Shift In State Gun Control Laws Slow To Form In Aftermath Of Tucson Shooting
After the Virginia Tech shooting incident in 2007, it was not a surprise that there was a national call for increased gun control laws within the states. Yet, as an aftermath of the Tucson shooting, the public outcry sounded quite differently than it did in 2007.
State gun control laws within some states such as Pennsylvania and New Jersey are very strict. However, California remains the most powerful player by upholding gun control with a score of 79 out of 100, based on the Brady Campaign scorecard. Intensive background checks and the quota of one handgun allowed to be purchased per month is standard protocol in California.
California remains a singluar power among its “weaker” gun- control enforcing neighbors on the West coast, specifically Arizona. On the Brady Campaign scorecard that represents individual states’ strengths in gun control policies, Arizona is ranked at 2 out of 100, which is even lower score than Virginia (ranked at 17).
Ironically, the Tucson shooting incident resulted in a widespread desire not for the tightening of ropes for gun control legislation, but rather for its relaxation. Charles Franklin, a pollster at the University of Wisconsin, claims that gun support did experience “a blip after Virginia Tech or Columbine, but the long-term trend is still one that's fundamentally moving toward less support for gun control and more support for gun rights."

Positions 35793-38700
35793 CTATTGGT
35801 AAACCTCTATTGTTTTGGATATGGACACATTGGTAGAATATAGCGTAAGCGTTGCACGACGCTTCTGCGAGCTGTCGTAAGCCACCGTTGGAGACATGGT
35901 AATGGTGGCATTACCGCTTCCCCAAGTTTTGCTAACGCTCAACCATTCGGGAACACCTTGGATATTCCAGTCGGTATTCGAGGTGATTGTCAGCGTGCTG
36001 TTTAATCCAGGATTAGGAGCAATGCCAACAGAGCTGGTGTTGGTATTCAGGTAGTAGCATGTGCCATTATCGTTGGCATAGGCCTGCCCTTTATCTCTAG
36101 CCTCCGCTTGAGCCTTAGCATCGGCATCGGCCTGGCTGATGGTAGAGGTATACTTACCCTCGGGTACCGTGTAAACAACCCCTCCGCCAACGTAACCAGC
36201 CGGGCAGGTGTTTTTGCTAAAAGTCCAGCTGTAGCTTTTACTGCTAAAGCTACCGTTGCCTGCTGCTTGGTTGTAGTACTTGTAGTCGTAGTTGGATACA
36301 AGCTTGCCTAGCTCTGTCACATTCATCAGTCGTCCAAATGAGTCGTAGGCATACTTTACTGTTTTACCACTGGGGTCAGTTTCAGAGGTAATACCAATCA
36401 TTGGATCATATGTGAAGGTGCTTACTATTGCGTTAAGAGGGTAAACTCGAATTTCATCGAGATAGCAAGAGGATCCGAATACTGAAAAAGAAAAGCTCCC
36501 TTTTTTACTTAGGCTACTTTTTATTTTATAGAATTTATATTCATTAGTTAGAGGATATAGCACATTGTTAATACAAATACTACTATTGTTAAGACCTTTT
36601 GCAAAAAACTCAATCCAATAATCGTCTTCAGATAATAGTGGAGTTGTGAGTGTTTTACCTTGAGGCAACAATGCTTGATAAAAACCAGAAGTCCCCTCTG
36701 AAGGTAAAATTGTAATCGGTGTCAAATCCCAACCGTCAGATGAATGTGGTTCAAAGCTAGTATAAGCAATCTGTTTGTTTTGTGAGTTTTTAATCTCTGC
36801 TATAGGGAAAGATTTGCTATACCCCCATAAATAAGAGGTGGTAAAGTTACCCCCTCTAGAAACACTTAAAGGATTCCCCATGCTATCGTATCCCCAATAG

This past Sunday, the U.S. Attorney for Arizona filed a request to hear the future hearings in its original location in Tucson rather than Phoenix. There has been talk of a possible venue change for the court case to San Diego, CA. Not only will this change affect victim’s family members accessibility to the court hearings, but also a potential less biased jury. The venue change and its implications are unknown, but California’s strict gun control attitude may affect the final verdict of the court case if it were to be true.
Professor Tom Hayden of Pitzer College and former state senator has provided an alternative opinion on the matter. He commented on how “the gun debate should happen, but it is largely symbolic.” Yet, Hayden said that the issue at hand is not a gun control debate, but the “tremendous media pressure to reduce this case to an isolated and crazy individual. I see it on CNN and the New York Times. No doubt the shooter is crazy, but... the question is did he act alone... or how did he reach his decision?”
Hayden said a "hidden menace” of conservatives are trying to hide behind gun control debates and twist the shooting as an act of an insane man when his “radical” thoughts and actions were derived from the beliefs of their very own right-wing “Sovereign Citizen Movement.”
Reach reporter Ujin Kim here.
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